"Here's a song that we did on the new album that we sort of did twenty years late. An old friend of ours, Dan Hartman, wrote this song. I remember back in the day he came up to me and said 'You know, I have this great song I wrote for you guys. It's you, you know? – you have to sing this song.' And unfortunately we had just finished an album, we couldn't put it on the album so I said sorry Dan. About six months later I was watching MTV and there it was, and it was a hit for him, God bless him. So here we are twenty years later, I hope he's hearing it, and I hope he enjoys it."[8]

Before Ford settled as a musician in Colorado, he went on to tour as a vocalist for artists such as The Platters, Earth, Wind & Fire, The Drifters and Phat Daddy. He died in a motor vehicle accident in 2007 in Denver.[9][10][11][12]

Album release and promotion[edit]

Both Hartman and Iovine worked on his 1984, same-titled solo album I Can Dream About You, following the song's use in the film. The album would spawn two other Top 40 charting singles on the US Billboard Hot 100 – "We Are the Young" and "Second Nature".[4] A tour was also organized to promote the I Can Dream About You album and its singles, and Hartman toured alongside Toto in 1985. It was his first tour in a decade but also his last. The song was performed on this tour.[4]

Music videos and promotion[edit]

Two music videos accompanied the song. One does not feature Hartman and consists of scenes from Streets of Fire, intercut with footage of the fictional Sorels miming the song as part of a live performance. In the second video, filmed at the Hard Rock in London, Hartman appears as a bartender trying to charm a young woman (played by Joyce Hyser), singing to her as the Sorels' performance plays on a TV set hanging above the bar. In a 2010 interview with Hyser for the blog Old School: Back to the 80s, she was asked how she came to feature in the video. She replied, "I knew Dan's manager and he asked me if I would do it. We shot at the Hard Rock in London. I honestly remember very little about it, but Dan was very nice and I absolutely love that song."[13] While recording a mimed TV performance of the song, Hartman explained why one music video featured actors: "The producers and directors of Streets of Fire wanted the best of everything, so they hired the best singers, the best dancers and best actors to play the parts in the film. So the singers in "I Can Dream About You" who are the Sorels are actually actors, and I wrote and sang this song."[14]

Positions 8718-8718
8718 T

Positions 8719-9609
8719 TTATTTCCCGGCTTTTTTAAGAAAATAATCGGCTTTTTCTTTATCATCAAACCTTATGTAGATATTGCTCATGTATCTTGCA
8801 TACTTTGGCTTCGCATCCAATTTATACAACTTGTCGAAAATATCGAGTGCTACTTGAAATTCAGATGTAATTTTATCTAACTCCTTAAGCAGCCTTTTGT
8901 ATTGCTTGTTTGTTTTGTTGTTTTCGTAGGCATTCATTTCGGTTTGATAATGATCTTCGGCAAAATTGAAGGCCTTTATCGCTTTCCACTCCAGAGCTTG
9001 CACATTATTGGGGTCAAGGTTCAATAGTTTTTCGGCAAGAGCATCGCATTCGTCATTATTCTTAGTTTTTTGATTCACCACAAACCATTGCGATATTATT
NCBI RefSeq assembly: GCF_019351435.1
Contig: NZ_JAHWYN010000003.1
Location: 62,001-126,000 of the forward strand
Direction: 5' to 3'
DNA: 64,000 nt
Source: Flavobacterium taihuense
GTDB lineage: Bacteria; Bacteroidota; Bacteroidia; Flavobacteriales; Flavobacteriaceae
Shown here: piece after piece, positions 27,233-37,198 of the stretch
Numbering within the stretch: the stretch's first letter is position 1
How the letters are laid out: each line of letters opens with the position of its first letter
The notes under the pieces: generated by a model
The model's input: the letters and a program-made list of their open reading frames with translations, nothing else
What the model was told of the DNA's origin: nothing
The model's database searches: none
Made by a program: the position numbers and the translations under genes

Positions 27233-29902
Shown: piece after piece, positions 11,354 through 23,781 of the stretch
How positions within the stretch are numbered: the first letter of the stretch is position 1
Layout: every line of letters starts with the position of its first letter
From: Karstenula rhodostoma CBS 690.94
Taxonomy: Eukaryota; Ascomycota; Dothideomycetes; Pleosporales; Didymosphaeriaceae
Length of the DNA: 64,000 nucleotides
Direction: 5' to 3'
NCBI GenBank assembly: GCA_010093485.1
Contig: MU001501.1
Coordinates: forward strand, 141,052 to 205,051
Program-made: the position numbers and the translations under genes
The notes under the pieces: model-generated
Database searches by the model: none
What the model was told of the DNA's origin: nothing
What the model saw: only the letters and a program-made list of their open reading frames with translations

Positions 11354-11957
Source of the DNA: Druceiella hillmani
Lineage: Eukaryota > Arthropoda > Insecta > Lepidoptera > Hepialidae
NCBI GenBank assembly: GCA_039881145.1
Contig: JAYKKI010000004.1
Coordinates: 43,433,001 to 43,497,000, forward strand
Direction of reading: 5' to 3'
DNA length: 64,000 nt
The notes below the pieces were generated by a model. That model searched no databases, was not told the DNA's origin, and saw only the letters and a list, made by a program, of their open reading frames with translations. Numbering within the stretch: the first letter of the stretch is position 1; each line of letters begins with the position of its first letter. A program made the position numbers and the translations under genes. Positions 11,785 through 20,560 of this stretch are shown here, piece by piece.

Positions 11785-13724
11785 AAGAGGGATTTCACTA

Aside from the two music videos which accompanied the song, Hartman appeared on various American and European TV shows to perform the song once it was released as a single. On the musical variety show Soul Train, during December 1984, Hartman dubbed the song with his touring band, along with "We are the Young",[15][16] and later appeared on the show solo in May 1985 to perform both "I Can Dream About You" and "Second Nature" alone, but with live vocal.[17][18][19] He also dubbed the song on the music-performance program American Bandstand in December 1984, with his touring band.[20] "Second Nature" was also performed, and both performances aired on the January 12, 1985, episode of the show.[21][22] In November 1984, Hartman and his band performed the song on Late Night with David Letterman, along with "We Are the Young".[23][24][25] It was also dubbed on the American syndicated half hour television show This Week's Music, where his name was incorrectly spelled as 'Harkman'.[26]

Within the UK, Hartman performed the song on Top of the Pops, dated August 29, 1985.[27][28] He also dubbed the song on Cheggers Plays Pop, dated October 31, 1985.[29]

Track listing[edit]

7" Single
  1. "I Can Dream About You" – 3:50
  2. "Blue Shadows" (performed by The Blasters) – 3:14
7" Single (American promo release)
  1. "I Can Dream About You (Long Solo Version)"
  2. "I Can Dream About You (Short Solo Version)" – 3:51
7" Single (Brazilian release)
  1. "I Can Dream About You (Versão Solo Longa)"
  2. "I Can Dream About You (Versão Solo Curta)" – 3:51
7" Single (1985 UK reissue)
  1. "I Can Dream About You (Edited Version)" – 3:51
  2. "Instant Replay" – 3:25
12" Single (American and Italian release)
  1. "I Can Dream About You (Jellybean Remix)" – 7:31